Italian referendum 2016

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What happens next?

The potential fallout from Italy's 'No' vote on reforms to the Senate is huge. Here’s what it might mean, politically and financially, in both Italy and beyond.

Political impact

Renzi followed through on his promise to resign should his reforms get rejected, and any hopes that he would stay on in the short term to ‘steady the ship’ proved unfounded. Now, a new governmental crisis and further period of instability is on the cards. 

It falls to president Sergio Mattarella to maintain stability. He could ask finance minister Carlo Padoan to form a government in the interim, or another key political figure. The populist Five Star Movement, meanwhile, are calling for snap elections – though this would require a change in Italian law.

With key elections coming up in France and Germany in 2017, Italy’s referendum also came at a pivotal point for the future of the EU. The instability the ‘No’ vote could cause in Italy may further strengthen the position of Eurosceptic parties across Europe – parties that have already been emboldened by the UK’s decision to exit the EU and Donald Trump’s win in the US presidential election.

Market impact

The impact of the referendum will be seen in the financial markets first and the real economy second.

A ‘No’ vote is likely to have more of an impact than a ‘Yes’ vote would have, and the banking sector is likely to be most affected. Italian banks remain very fragile, and any impact is likely to reverberate across the European banking sector as a whole.

What that might mean for the huge amount of non-performing loans overhanging the banking system – and the capital increases being proposed by  Banca Monte dei Paschi di Siena SpA and UniCredit SpA – is still unclear, even after the result has come in. More may become clear when Unicredit announces its new business plan on December 14.

A ‘No’ vote was also expected to rattle other markets across Europe. Major crosses like EUR/USD, EUR/GBP and EUR/CHF did see a short term drop, but quickly recovered and the long term market impact is still unknown. The  Germany 30, France 40 and FTSE 100 were all up in early trading on Monday. 

Italy’s credit rating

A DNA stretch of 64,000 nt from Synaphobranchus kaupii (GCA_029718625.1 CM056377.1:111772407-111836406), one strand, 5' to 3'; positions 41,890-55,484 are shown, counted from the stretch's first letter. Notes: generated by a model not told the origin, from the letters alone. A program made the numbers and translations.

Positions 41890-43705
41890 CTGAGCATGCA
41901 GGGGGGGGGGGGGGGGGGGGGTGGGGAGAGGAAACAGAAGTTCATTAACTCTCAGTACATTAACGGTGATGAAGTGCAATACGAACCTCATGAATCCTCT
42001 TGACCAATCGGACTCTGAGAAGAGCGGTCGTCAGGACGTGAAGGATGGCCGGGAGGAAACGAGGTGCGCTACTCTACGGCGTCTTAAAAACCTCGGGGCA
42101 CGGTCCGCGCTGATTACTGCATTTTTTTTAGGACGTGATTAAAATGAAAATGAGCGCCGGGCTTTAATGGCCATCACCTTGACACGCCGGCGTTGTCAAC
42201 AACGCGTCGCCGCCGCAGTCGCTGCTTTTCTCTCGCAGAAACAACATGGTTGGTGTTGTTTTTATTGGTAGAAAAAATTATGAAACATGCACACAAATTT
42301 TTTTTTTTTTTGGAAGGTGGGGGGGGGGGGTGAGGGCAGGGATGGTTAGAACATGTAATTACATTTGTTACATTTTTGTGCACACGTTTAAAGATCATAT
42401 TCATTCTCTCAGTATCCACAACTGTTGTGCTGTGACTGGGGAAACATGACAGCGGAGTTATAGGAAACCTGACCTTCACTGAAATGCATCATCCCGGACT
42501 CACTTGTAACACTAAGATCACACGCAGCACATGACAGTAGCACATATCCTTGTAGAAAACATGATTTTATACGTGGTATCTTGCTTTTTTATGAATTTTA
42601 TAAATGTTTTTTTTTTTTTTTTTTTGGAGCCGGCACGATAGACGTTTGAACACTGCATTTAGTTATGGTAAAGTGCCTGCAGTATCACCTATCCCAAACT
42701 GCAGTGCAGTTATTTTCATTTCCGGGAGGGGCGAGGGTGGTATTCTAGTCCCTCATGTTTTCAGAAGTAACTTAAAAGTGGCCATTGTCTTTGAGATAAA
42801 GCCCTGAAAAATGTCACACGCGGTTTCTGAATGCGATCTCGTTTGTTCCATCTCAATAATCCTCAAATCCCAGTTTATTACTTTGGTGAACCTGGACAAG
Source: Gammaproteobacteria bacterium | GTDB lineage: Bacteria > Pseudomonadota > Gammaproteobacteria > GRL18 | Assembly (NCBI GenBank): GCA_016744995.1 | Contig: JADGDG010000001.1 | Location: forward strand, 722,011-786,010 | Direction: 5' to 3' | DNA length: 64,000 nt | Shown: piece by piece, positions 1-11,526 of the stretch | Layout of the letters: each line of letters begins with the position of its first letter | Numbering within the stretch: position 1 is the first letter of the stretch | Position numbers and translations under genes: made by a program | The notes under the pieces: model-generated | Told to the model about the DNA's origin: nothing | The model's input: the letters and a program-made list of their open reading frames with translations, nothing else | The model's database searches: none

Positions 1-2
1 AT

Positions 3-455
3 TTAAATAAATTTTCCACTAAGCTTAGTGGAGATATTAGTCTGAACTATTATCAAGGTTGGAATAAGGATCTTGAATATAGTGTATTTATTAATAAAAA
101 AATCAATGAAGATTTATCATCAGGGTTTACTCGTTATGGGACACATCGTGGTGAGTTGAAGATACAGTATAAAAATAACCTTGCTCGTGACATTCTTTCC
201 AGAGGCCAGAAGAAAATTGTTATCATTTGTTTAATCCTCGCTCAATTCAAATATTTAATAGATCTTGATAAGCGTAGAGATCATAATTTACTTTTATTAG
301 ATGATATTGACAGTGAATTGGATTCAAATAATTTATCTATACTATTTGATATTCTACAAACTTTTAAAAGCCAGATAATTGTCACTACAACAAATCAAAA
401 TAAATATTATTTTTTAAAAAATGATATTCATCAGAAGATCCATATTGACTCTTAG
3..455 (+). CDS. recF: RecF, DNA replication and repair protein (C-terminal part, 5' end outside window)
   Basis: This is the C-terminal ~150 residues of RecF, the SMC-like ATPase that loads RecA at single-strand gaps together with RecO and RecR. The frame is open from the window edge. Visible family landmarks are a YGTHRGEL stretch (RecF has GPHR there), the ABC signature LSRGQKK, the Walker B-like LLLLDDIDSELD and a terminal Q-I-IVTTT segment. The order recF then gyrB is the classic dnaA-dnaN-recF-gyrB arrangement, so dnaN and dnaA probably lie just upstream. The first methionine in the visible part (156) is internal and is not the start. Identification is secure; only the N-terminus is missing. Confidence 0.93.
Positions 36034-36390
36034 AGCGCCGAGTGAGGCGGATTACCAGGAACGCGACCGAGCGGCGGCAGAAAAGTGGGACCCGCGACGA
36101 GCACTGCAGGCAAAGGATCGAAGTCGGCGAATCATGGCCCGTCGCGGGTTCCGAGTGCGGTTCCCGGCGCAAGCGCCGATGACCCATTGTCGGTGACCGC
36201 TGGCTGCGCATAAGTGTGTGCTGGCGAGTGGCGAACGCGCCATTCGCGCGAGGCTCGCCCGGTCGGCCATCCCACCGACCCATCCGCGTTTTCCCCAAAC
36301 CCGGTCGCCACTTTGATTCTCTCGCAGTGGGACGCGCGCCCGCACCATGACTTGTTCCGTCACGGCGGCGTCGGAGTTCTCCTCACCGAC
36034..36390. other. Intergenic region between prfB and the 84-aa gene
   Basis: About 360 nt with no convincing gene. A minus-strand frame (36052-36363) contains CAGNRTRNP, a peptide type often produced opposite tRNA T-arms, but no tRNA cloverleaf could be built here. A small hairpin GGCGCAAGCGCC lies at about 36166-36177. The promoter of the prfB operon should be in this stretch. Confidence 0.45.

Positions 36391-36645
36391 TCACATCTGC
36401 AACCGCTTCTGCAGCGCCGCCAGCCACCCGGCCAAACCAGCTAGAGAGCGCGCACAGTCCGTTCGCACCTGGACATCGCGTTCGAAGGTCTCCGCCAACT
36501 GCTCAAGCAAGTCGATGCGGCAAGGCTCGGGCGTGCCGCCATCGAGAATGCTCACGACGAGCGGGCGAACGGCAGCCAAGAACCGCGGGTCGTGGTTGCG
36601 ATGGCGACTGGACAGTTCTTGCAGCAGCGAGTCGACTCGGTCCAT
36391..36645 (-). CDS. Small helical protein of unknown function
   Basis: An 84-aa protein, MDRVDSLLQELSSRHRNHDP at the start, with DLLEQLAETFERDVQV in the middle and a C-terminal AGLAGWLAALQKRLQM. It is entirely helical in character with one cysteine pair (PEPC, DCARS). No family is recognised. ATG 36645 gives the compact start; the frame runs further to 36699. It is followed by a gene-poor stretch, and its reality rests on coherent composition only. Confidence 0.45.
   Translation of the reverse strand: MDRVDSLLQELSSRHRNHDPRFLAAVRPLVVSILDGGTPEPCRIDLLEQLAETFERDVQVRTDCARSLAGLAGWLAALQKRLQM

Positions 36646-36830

A period of economic and political turmoil could also compromise Italy’s credit rating, which would in turn push up the cost of borrowing for the Italian government and its municipals and businesses. DBRS, the Canadian rating agency, holds the highest rating on Italian debt but has a negative outlook and will review its rating after the referendum. The three major ratings agencies – Fitch, Moody’s and S&P (which has a BBB- rating for Italy, the lowest of the investment grade ratings) – are also now likely to review.

Many national and international investors froze Italian investment plans ahead of the referendum. Now there has been a ‘No’ vote, the situation could deteriorate rapidly, with a heavy toll on employment and growth.

Live prices

Markets Sell Buy Updated Change
Germany 30
FTSE 100
France 40

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Read our analysis on the referendum

Renzi took little time in announcing his resignation after the results came in, causing major market volatility. Follow our analysis here:

What has Italy voted against?

Italian laws need to be approved by both houses of the Italian parliament: the Chamber of Deputies and the Senate of the Republic. This system pits the state against the regions, which frequently leads to the delay or scuppering of new laws, and undermines the stability of the Italian government.

In an attempt to rectify this situation, Italy’s prime minister and reform minister proposed key changes to the constitution, to effectively reduce the power of the Senate. On 4 December, Italy voted ‘No’ to these reforms, in order to maintain the status quo.

The biggest changes proposed were to the composition and role of the Senate. Renzi’s reforms suggested it be reduced to 100 members, down from 315. He proposed that members be elected indirectly, with 74 to be councillors, 21 mayors, and five nominated by the presidency.

The role of the Senate would have been redefined to represent local institutions. They would not be compensated for their Senate roles, only for their roles as mayors or councillors, with their senatorial reform ending when their term as mayor or councillor ended. The reform aimed to end the competition between state and regions.

Alongside Senate reform, Italy voted not to approve four other key changes to Italy’s constitution (as well as a wide range of technical amends):

  1. Both of Italy’s political houses to exercise legislative power in respect of constitutional laws, electoral laws, referendums, treaties of the European Union, linguistic minorities and those governing in the territories. But all other laws to be approved by the Chamber of Deputies alone, with the trust of the government.
  2. The National Economic and Labour Council (CNEL) – an advisory body on economic and social matters that also has the power to submit draft bills to parliament – to be abolished.
  3. The number of signatures needed to propose new legislation to increase from 50,000 to 150,000.
  4. Instead of both houses jointly electing five judges to the Constitutional Court, three to be elected by the Chamber of Deputies and two by the Senate.

A referendum had to be held because, while the reforms were approved by overall majorities in both the Senate and the Chamber of Deputies, they were accepted by less than two-thirds of each chamber – a so-called ‘qualified majority’. Under Italian law, that means the reforms had to go to a public vote.

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